Male homosexual couples with children will receive tax benefits, as heterosexual couples do, if a bill to that effect drafted by MK Adi Kol becomes law.
Kol’s proposal was rejected by the Ministerial Committee for Legislation last week, but Finance Minister Yair Lapid submitted an appeal and brought back the legislation for another vote, and it was authorized by the committee on Sunday.
According to Kol’s bill, two men who have a child would get tax credits equal to that of a man and a woman with a child, although the purpose of the existing, higher tax credit for women is meant to encourage them to join the workforce.
The actual text of the bill does not explain if lesbian couples will get a smaller tax break if the law passes, though the non-legally binding explanatory portion refers only to families with two male parents.
Women, on average, earn 66 percent of what men earn, according to the Economy Ministry. A 2011 study by the Industry, Trade and Labor Ministry showed that 11% fewer women than men participate in the workforce, with 29.6% of females working part-time.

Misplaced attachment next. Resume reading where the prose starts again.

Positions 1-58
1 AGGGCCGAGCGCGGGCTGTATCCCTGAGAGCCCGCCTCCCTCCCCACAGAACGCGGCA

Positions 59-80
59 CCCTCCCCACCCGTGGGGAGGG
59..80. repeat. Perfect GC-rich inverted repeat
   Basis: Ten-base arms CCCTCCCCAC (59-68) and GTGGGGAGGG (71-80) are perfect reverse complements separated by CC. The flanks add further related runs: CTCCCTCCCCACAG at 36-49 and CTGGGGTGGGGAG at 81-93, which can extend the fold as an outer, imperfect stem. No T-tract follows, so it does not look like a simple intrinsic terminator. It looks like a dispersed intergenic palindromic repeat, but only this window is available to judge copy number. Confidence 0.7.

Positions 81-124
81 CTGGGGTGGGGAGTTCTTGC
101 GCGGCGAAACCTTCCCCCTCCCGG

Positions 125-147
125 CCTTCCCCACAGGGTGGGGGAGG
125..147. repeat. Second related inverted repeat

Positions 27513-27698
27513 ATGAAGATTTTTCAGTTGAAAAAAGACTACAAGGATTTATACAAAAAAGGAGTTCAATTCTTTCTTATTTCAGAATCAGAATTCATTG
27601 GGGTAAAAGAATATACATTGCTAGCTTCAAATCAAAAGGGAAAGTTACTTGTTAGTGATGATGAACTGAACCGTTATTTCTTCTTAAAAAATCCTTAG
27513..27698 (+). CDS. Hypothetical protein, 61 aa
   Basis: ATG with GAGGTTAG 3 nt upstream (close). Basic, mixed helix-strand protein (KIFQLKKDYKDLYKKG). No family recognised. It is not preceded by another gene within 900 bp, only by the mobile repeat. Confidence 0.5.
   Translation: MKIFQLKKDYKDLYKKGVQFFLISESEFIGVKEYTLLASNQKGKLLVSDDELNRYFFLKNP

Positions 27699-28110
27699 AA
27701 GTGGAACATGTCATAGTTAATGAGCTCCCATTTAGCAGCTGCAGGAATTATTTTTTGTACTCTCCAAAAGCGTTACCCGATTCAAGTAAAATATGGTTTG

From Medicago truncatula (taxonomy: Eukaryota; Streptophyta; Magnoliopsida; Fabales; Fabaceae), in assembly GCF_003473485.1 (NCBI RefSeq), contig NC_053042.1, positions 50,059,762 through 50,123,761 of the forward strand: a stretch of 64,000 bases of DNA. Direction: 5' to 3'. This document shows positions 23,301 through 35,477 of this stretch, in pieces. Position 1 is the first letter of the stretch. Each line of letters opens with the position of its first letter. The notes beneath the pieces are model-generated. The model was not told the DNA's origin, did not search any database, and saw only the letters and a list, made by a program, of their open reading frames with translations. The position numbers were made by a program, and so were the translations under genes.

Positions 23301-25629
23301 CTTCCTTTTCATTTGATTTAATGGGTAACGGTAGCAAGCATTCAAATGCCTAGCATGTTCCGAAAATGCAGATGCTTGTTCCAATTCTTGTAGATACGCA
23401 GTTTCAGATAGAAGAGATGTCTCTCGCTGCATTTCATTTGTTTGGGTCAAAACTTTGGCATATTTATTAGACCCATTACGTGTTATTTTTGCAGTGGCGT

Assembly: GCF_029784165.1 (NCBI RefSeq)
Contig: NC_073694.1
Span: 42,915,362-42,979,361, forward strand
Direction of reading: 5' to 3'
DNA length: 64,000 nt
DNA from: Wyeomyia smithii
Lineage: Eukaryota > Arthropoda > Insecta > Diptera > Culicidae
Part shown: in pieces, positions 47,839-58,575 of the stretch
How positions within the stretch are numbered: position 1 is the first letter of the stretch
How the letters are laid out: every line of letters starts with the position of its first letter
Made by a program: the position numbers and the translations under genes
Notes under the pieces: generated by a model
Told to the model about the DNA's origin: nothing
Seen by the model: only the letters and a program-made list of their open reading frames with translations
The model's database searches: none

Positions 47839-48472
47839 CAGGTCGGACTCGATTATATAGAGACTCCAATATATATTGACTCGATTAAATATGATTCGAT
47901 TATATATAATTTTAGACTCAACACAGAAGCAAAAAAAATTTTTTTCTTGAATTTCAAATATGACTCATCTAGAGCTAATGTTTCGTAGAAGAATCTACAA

Still, Kol (Yesh Atid) called the current tax code discriminatory to same-sex male couples and congratulated the government for making a statement that “the State of Israel sees homosexual couples as parents and a legitimate family unit.”
Kol pointed out that from a child’s birth until his or her 18th birthday, the tax credit adds up to tens of thousands of shekels, which gay couples are not able to save.
“It’s important to pass this law, without any connection to religion and state. This is a matter of human rights,” Lapid said.
Health Minister Yael German, also of Yesh Atid, said the bill brings justice to a population group that is deprived and discriminated against.
The “Likud Pride” group commended Likud ministers for supporting the bill, saying it is a natural result of the Likud’s liberal ideology and thanked Culture and Sport Minister Limor Livnat for joining Lapid’s appeal and Knesset Interior Committee chairwoman Miri Regev (Likud Beytenu) for co-sponsoring the legislation.
The Israeli National LGBT Task Force said “many in the [gay] community are parents who faced discrimination, and we hope the support of most ministers will lead to an amendment to the law that will reduce such discrimination against LGBT families in comparison to heterosexual families.”